Let me slap you with the caveat up front. Halo Infinite's best place is its open world, through which you can swing like a honking metal Tarzan and do sweet Warthog jumps from cliffs. But its best level, the most satisfying A-to-B gun boulevard, comes late in the campaign (spoilers ahead). The House Of Reckoning is a series of rooms where contrived artificial battlefields have been constructed inside an alien fortress. They are abstractly human structures surrounded by sand, as if your extraterrestrial enemies have been playing house but believe a homo sapiens' house looked exactly like a chunk of Normandy beach circa 1944. The narrative reasoning behind this level is absurd. But the fights that occur within are excellent.
The idea is this. Your ape-faced antagonist, Escharum, has ordered these rooms to be constructed as a stadium for bloodsport. They are arenas in which to make a show of human captives, who must scrabble in the dirt for guns and fight off waves of grunts, jackal snipers, brute berserkers, and warpainted hunters. As you assault the final citadel to confront the brute, it's your turn to run his tropey death trap.
It's elaborate. It's moronic. That the headmaster of the Banished, a group of aliens known for scavenging the burnt wheels off jeeps, would expend dwindling resources on pouring concrete into a murder playground custom-built to mind-masturbate the supersoilder coming to kill him is a step of LuDoNaRriTiVe DiSsoNanCe even the most bullet hungry of Master Chief puppeteers cannot ignore.
Why not simply rig the place to blow? Why not send in your army as one giant superswarm, instead of manageable waves? It is Bond villain idiocy, stretching both plausibility of setting and plausibility of motive. A supervillain cliché transparently used to make a fun space in which to shoot stuff.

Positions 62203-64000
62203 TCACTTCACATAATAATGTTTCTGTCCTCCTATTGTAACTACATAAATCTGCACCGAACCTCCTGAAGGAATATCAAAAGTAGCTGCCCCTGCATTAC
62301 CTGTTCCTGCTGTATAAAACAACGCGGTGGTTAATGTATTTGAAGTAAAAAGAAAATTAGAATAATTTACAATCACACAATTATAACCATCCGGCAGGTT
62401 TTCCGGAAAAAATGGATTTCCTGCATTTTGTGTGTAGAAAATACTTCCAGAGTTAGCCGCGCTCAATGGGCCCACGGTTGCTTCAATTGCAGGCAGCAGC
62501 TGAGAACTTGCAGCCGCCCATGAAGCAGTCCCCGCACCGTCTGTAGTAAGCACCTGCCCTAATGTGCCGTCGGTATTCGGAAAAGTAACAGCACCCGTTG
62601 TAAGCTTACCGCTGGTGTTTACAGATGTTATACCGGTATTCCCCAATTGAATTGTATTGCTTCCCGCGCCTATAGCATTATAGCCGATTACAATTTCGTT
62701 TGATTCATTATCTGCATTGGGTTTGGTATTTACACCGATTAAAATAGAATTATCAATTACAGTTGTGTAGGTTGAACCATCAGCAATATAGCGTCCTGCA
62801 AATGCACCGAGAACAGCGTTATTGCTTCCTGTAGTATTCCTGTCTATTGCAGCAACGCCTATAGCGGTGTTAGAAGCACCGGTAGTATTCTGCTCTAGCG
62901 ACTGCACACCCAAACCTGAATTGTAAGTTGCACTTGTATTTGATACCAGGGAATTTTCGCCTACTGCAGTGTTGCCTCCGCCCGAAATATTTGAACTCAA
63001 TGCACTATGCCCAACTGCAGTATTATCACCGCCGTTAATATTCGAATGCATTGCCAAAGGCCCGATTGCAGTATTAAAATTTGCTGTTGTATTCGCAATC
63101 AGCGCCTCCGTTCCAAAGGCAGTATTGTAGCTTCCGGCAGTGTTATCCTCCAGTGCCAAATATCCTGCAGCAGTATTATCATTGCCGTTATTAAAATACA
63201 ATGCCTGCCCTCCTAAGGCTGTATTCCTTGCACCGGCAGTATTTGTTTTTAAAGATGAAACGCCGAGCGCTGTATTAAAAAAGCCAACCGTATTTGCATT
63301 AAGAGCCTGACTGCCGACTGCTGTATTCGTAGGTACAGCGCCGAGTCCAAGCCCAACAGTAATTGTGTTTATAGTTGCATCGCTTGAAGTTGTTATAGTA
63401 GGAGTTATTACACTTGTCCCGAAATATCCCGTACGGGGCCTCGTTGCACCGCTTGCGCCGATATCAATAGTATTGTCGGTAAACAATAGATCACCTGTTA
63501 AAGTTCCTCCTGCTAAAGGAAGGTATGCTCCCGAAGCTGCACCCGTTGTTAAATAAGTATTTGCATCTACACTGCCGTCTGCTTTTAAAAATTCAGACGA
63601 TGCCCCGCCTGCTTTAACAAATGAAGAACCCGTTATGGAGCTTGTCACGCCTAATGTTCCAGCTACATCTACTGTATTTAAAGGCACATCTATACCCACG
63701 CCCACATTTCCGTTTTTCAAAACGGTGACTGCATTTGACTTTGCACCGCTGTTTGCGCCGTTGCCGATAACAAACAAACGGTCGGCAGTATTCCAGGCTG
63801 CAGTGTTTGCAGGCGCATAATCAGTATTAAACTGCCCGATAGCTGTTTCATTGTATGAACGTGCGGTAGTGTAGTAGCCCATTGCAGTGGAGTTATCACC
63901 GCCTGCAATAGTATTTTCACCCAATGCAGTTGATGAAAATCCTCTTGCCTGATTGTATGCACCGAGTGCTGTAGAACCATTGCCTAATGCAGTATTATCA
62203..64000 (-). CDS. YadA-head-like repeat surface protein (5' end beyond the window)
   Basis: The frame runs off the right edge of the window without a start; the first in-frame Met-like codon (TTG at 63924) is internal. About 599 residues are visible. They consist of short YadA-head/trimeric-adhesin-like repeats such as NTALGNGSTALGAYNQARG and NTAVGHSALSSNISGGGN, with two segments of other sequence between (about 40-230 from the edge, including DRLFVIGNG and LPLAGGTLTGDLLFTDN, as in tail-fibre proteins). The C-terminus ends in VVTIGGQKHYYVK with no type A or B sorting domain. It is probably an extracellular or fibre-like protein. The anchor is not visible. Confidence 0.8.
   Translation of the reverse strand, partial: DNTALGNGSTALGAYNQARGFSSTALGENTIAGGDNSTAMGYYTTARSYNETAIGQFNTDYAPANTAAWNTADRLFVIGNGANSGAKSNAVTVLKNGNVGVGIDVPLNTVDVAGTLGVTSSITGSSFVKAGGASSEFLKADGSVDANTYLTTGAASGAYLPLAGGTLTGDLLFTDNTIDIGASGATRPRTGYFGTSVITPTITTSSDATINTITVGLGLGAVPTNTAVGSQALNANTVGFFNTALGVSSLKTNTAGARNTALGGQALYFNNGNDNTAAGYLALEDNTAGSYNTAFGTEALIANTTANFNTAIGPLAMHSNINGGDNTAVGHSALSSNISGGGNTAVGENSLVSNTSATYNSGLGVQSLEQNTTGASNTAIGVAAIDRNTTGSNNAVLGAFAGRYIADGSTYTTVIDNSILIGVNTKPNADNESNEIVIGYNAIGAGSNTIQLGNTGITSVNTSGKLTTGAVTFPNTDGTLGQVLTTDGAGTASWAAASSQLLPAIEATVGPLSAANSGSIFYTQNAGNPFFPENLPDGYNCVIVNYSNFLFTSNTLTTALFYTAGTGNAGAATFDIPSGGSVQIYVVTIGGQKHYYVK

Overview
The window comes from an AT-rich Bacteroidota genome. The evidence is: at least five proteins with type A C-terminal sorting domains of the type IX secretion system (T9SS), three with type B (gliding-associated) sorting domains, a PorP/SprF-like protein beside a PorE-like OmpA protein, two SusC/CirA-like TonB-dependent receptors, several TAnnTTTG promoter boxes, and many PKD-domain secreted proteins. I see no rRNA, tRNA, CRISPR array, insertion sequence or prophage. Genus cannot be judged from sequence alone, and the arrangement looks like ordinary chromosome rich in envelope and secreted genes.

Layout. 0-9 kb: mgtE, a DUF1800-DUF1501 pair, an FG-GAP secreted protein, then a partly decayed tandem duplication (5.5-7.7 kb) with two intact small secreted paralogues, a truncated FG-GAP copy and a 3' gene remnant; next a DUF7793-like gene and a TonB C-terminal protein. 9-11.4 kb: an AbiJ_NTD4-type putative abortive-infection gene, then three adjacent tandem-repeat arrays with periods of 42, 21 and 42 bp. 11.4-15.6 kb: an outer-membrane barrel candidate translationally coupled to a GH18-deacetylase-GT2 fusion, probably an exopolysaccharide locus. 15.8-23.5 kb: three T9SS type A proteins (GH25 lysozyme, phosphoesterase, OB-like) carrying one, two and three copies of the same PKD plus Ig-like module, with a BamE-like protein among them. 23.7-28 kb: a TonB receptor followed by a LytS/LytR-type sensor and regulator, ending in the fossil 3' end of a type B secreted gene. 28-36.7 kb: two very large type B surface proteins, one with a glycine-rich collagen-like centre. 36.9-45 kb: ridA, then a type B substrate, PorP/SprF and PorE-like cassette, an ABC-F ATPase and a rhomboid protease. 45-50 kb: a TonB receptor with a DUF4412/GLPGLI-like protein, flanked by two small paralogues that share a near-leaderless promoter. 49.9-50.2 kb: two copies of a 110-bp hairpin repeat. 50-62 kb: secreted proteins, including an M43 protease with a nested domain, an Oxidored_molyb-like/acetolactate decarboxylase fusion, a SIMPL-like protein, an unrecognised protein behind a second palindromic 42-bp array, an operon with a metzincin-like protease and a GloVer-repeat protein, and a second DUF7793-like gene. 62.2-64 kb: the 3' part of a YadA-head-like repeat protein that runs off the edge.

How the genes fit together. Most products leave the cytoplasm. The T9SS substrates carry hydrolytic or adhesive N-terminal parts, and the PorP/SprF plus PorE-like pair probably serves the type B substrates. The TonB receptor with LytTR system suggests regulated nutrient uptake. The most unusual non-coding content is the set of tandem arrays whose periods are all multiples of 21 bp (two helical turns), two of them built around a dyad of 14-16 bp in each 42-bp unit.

But to nitpick about plausibility in a superheroic shooter set on a 10,000 kilometre ring world suspended in space untold lightyears from planet Earth is a bit like complaining about the Aussie accents in Netflix's Arcane. ("They totally break the immersion, man"). Anyway, it's hard to maintain your critical faculties when there are so many grenades going off. Forgiveness comes quick to game designers who deliver a high-pressure killzone.
It is Bond villain idiocy, stretching both plausibility of setting and plausibility of motive. A supervillain cliché transparently used to make a fun space in which to shoot stuff.
And the House Of Reckoning is that. Two of the rooms you will enter have a central, raised "stage" where guns are scattered around a single structure, alongside ever-handy explodacubes. There are turrets on some sides of each defensible garrison. Doors blare with red sirens when a fresh wave of enemies is about to pour into the deathbox. Attackers come from all angles, and the factory floor of these huge hangars is scattered with cover for them, whereas your cover is limited to a few metal sheets, concrete pillars and ammo alcoves. These death courses are petite archetypes of the Halo shootenanny. You fire, 'nade and scarper away to find a new angle while your shields recharge, only to hear the "WAAAH" of another door full of xeno-jerks opening. You can find a full playthrough of the level here, if you want to see it in action.